In the world the artist built, we will not encounter conflicts or contradictions, existential dramas or the self-centred self-disclosure of the artist’s Ego so common in the world of the contemporary artist. Nor will we find signs of forced and domineering expression emphasizing the subjective beginning. Quite the contrary – Lilyana Rousseva’s ethical attitude implies a reduction of the self and a quiet, unobtrusive reverence for the enigma of the other and “the courage of the artist to protect the liberated intimacy of the female personality” (Kiril Krastev).
Through landscapes, portraits, self-portraits, still lifes, figural compositions, and nudes, an attempt has been made to encompass the entire genre and thematic variety of Lilyana Rousseva’s paintings. Included are paintings and drawings from the inventory of the National Gallery, the Sofia City Art Gallery, the art galleries in Pleven, Gabrovo, Kyustendil, Plovdiv, Ruse, Varna, Lovech, Sliven, and Smolyan, from her heirs and from private collectors. The exhibition is accompanied by a publication with texts by Prof. Chavdar Popov and Ivo Milev. It has been realized through the financial support of the Ministry of Culture.
The curator is Ivo Milev, with his assistant, Dr. Tanya Staneva.
Exhibitions
01.12.2022 - 31.03.2023

Leda Starcheva | Connected Corpora

Vera Nedkova In the Home of Vera Nedkova’, the programme launched in 2019, continues to present different visions and viewpoints of contemporary artists in an atmosphere filled with memories and marked by the artist’s intellectual and creative presence and the spirit of the times in which she lived.
Inspired by the place, Leda Starcheva is arranging an exhibition titled ‘Connected Corpora’. Immersed in the idyll of the small streets on the way from her home to her atelier, she observed: ‘I pass by impenetrable concrete—monuments to the industry that is the mainstay of the world… I see the debris and protruding reinforcements.’
In this exhibition, Starcheva has included clean and expressive industrial shapes and constructions. She analyses and explores the boundaries and integrity of objects, her work being characterised by the structuring of small-scale models in which the individual elements transform into multiple, distinct fragments. The artist searches for the interrelationship between the volumes, parts and individual segments, which she connects and places at different angles and perspectives. The precision with which she selects and uses materials complements the feeling of lightness, exquisiteness and ephemerality.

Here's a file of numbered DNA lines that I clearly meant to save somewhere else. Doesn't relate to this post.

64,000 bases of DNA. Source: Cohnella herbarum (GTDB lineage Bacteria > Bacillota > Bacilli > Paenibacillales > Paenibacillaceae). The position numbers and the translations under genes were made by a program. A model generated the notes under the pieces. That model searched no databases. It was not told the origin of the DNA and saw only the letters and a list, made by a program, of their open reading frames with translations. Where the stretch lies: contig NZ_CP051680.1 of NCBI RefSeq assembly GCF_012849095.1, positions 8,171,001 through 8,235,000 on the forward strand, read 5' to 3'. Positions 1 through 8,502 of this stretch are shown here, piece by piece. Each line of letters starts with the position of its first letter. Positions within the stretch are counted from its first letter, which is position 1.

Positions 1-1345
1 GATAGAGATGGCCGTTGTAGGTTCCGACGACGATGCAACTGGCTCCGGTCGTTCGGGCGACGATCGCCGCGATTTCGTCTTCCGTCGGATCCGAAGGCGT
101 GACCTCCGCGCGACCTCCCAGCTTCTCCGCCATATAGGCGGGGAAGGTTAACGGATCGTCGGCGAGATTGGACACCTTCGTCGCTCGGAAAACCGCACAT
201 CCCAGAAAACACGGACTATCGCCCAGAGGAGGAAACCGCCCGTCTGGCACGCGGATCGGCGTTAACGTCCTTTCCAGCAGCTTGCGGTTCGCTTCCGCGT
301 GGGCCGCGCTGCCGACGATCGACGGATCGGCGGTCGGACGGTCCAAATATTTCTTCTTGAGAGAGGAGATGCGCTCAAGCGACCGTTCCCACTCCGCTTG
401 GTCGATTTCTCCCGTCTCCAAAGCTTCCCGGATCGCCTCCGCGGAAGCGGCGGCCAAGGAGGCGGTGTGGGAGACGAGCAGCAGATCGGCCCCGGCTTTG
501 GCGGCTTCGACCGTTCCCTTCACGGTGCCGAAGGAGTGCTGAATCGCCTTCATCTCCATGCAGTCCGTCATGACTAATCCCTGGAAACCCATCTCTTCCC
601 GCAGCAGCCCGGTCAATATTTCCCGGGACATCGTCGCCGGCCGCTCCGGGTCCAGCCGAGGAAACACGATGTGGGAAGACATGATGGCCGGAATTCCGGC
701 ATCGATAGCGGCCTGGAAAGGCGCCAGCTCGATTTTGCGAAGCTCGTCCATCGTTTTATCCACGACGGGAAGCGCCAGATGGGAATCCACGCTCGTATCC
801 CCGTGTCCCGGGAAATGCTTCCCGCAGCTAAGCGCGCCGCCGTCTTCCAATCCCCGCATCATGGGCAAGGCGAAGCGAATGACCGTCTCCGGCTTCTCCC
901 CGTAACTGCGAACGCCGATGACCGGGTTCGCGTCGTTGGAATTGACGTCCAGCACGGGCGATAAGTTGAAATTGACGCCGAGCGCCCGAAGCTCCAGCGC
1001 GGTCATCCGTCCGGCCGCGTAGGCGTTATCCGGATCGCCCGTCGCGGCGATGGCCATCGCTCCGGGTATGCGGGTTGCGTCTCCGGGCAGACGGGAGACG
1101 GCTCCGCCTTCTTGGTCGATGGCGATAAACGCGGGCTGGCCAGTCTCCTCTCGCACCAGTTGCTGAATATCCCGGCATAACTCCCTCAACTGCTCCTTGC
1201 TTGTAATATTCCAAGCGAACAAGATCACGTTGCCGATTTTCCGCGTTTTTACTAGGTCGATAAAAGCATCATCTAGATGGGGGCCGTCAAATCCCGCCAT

Exhibitions
08.12.2022 - 26.03.2023

THE CHILD IN THE ART OF SOCIALISM

Museum of Art from the Socialist Period
The exhibition features 90 paintings, graphics and sculptures by Bulgarian artists from the stock of the National Gallery. The artists include Alexander Zhendov, Iliya Beshkov, Dechko Uzunov, Stoyan Venev, Iliya Petrov, Ioan Leviev, Marko Behar, Todor Panayotov, Lyuba Palikarova, and Yanko Pavlov.
The simple human truths of a mother’s love, the birth of new life, and hope for the days to come, determine the emotional charge of a generalised image of the child that can, without much difficulty, be ‘taken out’ of its temporal and ideological context so as to acquire the meaning of a metaphor for the world and the spirit of every epoch. The theme of the child in art did not fall outside the ideological instrumentarium and propaganda functions of totalitarian systems, whatever the sign mounted on their facades. The ideologeme was strong enough not to be used.
Roles were assigned to the child, which it had to perform.
The typology of the image was clearly revealed: ‘the child-hero’ and ‘the child-victim’ of wars and social injustice; the child both as an object and a subject of the new social reality. For a period of almost fifty years, a significant corpus of thematic works was created in painting, sculpture, graphics, and all other spheres of Bulgarian artistic culture.
It was Alexander Zhendov who developed this theme most consistently. He was the first artist in Bulgaria—as early as the 1920s—to turn the children of the big city into his main characters. In the 1960s and 1970s, Georgi Pavlov – Pavleto, Lilyana Rousseva, Keazim Isinov, and Suli Seferov (to name but a few), placed the image of the child at the centre of their oeuvres.
Exhibitions